They decided to make their living area larger, and hired an interior designer (ID) to execute this. Their ID suggested a partition that can open or close up the living room from the hall, dining room and kitchen for more privacy. Jessica shared, “I like that it gives us pockets of space so we’re able to sort of ‘shut’ ourselves away if we need to, especially if we have people over. This has been super helpful when working-from-home. At the same time, having an open concept also helps us be aware of what’s happening in the whole house at all times.”

A spare guest room doubles as a study, “for when one of us needs to shut ourselves away for work or a serious round of computer games.” Jessica elaborated, “I try to avoid doing work in the master bedroom for better work-life balance. Having a separate room for this, plus a living room and dining area to utilise, was a big priority for us.”

Lastly, they also have separate bathrooms, which “has truly done wonders for the well-being of our relationship,” Jessica revealed.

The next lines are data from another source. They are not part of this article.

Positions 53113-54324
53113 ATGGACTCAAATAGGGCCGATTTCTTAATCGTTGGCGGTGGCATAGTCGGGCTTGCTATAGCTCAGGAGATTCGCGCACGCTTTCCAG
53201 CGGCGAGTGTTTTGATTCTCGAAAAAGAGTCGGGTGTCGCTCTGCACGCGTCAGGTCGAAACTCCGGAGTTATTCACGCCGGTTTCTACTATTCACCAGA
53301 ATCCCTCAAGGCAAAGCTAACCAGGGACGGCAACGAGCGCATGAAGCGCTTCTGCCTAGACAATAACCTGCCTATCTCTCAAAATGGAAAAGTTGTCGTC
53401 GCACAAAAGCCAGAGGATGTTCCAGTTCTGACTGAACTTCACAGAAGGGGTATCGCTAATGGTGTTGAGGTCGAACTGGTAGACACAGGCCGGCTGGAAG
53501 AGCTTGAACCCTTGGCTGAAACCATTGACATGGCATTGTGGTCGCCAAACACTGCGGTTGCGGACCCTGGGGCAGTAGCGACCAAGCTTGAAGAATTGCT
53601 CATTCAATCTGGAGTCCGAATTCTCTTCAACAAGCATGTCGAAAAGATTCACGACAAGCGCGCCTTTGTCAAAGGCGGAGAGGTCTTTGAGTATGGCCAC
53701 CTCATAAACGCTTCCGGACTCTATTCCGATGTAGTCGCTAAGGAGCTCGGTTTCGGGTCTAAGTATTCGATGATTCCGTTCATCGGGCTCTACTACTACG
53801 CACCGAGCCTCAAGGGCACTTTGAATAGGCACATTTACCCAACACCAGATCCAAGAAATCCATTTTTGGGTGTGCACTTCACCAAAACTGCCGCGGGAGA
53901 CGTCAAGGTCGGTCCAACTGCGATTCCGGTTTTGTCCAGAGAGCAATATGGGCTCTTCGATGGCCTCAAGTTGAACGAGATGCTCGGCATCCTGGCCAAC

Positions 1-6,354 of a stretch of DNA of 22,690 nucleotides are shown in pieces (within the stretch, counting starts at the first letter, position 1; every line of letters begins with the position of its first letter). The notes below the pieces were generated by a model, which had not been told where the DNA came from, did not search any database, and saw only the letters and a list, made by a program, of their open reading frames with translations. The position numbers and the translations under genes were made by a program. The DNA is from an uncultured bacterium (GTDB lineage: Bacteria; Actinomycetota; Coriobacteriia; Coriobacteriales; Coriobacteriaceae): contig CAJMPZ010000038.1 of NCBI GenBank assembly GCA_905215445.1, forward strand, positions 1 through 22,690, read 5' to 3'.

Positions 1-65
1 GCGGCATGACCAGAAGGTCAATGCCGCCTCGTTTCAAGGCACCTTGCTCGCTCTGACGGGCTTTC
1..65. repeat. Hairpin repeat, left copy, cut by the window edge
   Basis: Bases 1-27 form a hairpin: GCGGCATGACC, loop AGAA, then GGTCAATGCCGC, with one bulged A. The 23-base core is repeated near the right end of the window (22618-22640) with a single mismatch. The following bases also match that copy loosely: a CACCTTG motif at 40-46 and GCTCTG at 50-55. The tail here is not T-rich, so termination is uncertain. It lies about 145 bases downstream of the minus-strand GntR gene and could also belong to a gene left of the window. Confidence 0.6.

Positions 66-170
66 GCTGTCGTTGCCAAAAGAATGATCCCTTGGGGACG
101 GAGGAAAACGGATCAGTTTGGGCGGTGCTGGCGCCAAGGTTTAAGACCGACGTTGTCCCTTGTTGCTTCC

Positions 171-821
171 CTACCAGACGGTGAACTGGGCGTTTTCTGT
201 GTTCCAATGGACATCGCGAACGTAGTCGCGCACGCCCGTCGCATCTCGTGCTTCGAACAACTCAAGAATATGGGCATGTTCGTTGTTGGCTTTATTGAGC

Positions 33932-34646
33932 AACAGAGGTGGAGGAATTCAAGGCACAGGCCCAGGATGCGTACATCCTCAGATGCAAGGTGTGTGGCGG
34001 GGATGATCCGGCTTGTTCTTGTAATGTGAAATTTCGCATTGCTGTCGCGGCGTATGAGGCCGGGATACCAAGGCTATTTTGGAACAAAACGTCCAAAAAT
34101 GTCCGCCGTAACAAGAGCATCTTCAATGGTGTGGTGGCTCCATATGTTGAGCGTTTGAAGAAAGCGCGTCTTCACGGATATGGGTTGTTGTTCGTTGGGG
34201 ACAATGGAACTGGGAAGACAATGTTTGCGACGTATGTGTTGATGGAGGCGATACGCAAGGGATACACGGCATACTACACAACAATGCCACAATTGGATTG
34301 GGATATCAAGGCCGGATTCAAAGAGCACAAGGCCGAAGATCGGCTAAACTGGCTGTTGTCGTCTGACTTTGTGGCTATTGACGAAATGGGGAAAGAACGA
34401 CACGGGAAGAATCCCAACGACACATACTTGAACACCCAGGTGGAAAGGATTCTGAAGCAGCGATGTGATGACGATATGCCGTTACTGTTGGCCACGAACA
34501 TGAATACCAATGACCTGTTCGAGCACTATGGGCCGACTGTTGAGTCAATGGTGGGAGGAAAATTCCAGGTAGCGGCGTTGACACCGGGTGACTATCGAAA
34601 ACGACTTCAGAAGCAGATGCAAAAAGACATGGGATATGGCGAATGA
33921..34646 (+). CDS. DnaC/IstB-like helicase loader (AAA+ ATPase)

Tip: “Plan as if you’re going to be living in this same set-up in 5 years’ time. If you’re planning to have kids, pets, a helper, or even parents living with you, you need to be firm on renovating according to these needs from the get-go. ‘Winging it’ and not taking these into account will be a costly and tedious affair in the future. 

Find examples of similar home layouts online and show these to your ID. Always ask them to provide a couple of options in terms of utilising space. A good ID should be able to give you feasible options according to your needs rather than insisting on just one option. Remember that it is your home—not the ID’s home—and you will be the one living here. Think about whether a design makes sense in terms of utility, how you move around your house and what sort of furniture you plan to get.”
—Jessica Fang

Also read:

Minimalist Interior Design In Singapore: How To MUJI-fy Your Home, Pick The Right ID, Plus Cost-Saving & Design Tips

3. Recognise the need for personal space and be flexible 

Amanda Feng grew up as an only child. It’s no wonder then, that she appreciates alone time. To her, personal space means she doesn’t need to be around her partner all the time. She can be herself in her “fortress of solitude”.

She added that one of the reasons she likes to have her own space is because her boyfriend and her wind down in different ways. “I like to use my time to relax and watch shows, and he uses his spare time to learn about finance or cryptocurrency.”